Will Durst, the San Francisco-based political comic, will be performing “The Lieutenant Governor from the State of Confusion” at The Rrazz Room at The Hotel Nikko in San Francisco on Monday and Oct. 12. He tells us how he found his career path, who has inspired and uplifted him along the way, and why political comedy holds a lot of job security.
Is there a “golden rule” by which you live? There’s a golden rule by which I conduct myself onstage: Comfort the afflicted and afflict the comfortable. You don’t make fun of anyone who’s handicapped … unless they’re handicapped by greed.
What is something about you that people would find surprising? I love Perry Mason. My favorite TV show of all time.
How did you start doing stand-up and why? Well, I started in ’74. Nov. 4, 1974. It was a cross between journalism and theater, which I was taking in college. I always wanted to be a stand-up but didn’t know how to do it. That’s why I took both: to learn how to write and perform. I’m sort of a stand up journalist.
Who has left the biggest impression on you as you’ve gone through life? I guess it would have to be a guy who spent some time in San Francisco: Lenny Bruce, who broke new ground in terms of what was funny and then died so that future generations of comics could say the “f” word a lot.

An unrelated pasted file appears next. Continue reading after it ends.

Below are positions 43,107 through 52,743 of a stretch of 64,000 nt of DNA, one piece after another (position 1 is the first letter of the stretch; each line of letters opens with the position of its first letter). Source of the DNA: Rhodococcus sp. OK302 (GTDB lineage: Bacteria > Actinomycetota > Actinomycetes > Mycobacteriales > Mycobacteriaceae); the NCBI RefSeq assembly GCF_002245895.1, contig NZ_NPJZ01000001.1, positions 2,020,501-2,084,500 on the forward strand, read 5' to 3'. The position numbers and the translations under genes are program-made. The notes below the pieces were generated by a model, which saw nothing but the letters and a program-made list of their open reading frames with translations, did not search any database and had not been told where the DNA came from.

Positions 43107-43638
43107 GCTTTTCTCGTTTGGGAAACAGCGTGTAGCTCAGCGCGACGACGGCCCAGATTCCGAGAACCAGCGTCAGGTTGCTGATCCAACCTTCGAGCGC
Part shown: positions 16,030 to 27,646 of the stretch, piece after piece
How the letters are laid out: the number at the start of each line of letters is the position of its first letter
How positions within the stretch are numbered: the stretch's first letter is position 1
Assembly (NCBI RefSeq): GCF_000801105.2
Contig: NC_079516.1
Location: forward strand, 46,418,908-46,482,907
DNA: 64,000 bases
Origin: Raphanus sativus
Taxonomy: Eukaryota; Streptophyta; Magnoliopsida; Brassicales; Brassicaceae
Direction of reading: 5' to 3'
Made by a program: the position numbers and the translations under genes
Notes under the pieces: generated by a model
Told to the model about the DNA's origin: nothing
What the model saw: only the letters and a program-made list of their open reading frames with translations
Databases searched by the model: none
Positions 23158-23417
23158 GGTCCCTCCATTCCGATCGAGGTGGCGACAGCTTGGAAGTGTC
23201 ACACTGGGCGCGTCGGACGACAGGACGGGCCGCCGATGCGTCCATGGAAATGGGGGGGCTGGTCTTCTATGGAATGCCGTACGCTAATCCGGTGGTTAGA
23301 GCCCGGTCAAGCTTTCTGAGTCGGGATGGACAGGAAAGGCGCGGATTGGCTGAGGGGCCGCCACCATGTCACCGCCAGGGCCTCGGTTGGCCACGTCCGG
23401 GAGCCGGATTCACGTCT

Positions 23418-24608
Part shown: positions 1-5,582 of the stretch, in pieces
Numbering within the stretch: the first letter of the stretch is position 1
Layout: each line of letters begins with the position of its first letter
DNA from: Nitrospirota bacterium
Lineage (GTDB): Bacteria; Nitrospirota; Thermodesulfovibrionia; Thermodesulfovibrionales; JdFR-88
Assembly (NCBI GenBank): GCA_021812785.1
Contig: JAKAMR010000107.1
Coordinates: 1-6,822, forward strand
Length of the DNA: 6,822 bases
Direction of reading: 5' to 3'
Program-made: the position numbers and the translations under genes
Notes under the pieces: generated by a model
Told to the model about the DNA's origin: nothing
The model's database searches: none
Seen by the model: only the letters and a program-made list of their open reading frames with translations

What was the strangest job you’ve ever had? I’ve had 108 jobs and stopped counting about 15 years ago. I was a tour guide in a cave, I was a sod farmer, and a rickshaw driver at Fisherman’s Wharf and a bus boy at the Grand Canyon. …
Where or to whom do you turn to in dark times? The Marx Brothers. I lost a TV gig a couple of years ago and was crushed. It was a series gig, and I was going to be the host, and they called me up just before a road trip and said the producers were going in a different direction, and I was out. And I went straight to my DVD collection, pulled out “Duck Soup,” and was laughing like crazy 20 minutes later. My therapists are Groucho, Chico, Harpo and Zeppo. Gummo, not so much.
Where do you find inspiration? By writing. It’s a muscle. Even when you don’t feel funny, you have to write. Fortunately, I have the best co-writers in the business: 535 members of Congress, 15 cabinet members and various leaders, pseudo-leaders and psycho leaders. So, my job security is pretty solid.
What would you want most to hear your colleagues say about you? I guess what I want my peers to say about me is, “That gray haired old dude can still bring it.” Which I can, and they do. A couple of the kids actually came up to me after Comedy Day this year and said I had the best set. Bless their little hearts.